Brew Times - This is every single cup of coffee I’ve made during the time I specified using my time picker.

Brew Statistics - This is a detailed chart of various measures of energy usage over my specified time. I can look at Amps, Volts, Watts, and kWh all side-by-side with one another.

Total Energy Usage by Day - Last but not least, I can look at my energy usage per day. This visualization is very powerful because it shows me how much energy I’m drawing, even on days when I didn’t even make any coffee. Imagine how many other things we’re leaving plugged in in our homes that are drawing energy and providing us no value? An energy minimalist may take that information and start unplugging every appliance in their house. I can honestly say I’m not on that level, but it’s interesting to be able to quantify this.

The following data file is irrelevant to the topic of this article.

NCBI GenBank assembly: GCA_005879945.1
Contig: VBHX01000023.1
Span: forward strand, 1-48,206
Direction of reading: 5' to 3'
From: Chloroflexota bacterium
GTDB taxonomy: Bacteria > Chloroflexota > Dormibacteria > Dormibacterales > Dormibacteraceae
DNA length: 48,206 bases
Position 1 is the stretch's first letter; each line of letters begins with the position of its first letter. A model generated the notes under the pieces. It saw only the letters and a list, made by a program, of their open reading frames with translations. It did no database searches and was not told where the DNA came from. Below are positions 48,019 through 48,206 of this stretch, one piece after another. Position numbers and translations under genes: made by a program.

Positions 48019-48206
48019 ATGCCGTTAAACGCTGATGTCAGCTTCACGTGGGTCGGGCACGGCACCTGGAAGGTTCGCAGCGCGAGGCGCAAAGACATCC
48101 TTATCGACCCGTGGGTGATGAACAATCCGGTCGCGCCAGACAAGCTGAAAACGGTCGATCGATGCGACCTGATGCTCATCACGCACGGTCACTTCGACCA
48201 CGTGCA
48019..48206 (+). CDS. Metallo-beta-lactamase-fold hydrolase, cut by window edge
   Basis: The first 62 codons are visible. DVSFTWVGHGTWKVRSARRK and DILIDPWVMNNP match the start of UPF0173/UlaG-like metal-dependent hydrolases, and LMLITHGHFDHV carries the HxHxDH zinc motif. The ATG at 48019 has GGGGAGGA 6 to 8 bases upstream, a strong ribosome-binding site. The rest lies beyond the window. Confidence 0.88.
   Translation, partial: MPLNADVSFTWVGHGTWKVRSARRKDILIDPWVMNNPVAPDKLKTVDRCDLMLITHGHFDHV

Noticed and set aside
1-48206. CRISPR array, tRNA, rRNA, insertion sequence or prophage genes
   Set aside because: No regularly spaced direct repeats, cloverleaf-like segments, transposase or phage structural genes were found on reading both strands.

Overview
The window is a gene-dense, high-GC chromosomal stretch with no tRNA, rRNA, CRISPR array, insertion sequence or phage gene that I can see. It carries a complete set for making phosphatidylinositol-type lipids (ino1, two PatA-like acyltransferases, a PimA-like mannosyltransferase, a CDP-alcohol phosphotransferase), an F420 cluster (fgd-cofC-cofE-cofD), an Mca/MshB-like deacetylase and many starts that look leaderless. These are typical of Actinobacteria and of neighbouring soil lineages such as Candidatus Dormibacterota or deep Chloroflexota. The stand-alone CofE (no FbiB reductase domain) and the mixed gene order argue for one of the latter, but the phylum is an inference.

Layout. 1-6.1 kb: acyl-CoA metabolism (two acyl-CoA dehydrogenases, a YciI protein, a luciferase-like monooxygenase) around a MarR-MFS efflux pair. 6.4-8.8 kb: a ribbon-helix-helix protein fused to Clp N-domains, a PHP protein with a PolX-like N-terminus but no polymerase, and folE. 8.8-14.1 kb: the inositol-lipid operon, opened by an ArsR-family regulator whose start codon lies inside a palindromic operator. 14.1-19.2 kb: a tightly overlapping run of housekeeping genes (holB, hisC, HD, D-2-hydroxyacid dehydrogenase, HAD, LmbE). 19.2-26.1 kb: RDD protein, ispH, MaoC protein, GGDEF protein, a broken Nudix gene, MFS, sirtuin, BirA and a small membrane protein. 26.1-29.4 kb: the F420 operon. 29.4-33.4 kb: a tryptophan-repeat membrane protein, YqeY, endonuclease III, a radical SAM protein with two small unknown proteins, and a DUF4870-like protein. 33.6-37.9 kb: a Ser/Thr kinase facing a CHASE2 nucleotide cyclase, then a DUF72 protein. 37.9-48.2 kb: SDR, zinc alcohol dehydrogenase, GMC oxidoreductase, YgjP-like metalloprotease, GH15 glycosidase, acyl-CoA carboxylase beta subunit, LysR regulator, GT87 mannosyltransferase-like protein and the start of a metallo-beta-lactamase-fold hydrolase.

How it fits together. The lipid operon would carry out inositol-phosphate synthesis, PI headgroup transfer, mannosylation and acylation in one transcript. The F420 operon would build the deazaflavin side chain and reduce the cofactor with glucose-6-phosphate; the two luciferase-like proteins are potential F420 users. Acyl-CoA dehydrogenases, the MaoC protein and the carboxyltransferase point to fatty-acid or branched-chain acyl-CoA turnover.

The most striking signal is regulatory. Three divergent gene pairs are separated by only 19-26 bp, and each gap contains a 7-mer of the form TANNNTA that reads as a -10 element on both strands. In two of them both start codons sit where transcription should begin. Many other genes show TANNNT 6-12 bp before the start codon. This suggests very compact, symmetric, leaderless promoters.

Where did I get the data?

Retrieving this data was fairly straightforward once I had the correct tools in place. The IoT devices that made it all happen were the TP-Link HS110 and a Rasperry Pi.

Ingredients:

TP-Link HS110
- Raspberry Pi
Splunk Universal Forwarder for ARM
TP-Link HS110 Add-on for Splunk

Setting up the ingredients

TP-LINK HS110

The TP-Link HS110 comes with it’s own set of setup instructions, so I’m not going to reiterate them here. Suffice it to say that having a TP-Link HS110 on your network though is a very obvious required step for this project. The TP-Link HS110 has two nice features that made the project possible. For starters, it can measure energy usage in real-time. Unfortunately, the TP-Link HS100 does not have that feature, so be careful to choose the right device when you are purchasing. Second, after setting up the TP-Link HS110, this device is directly connected to WiFi in your home. This direct connections makes it completely possible for a Rasperry Pi to query it at any moment.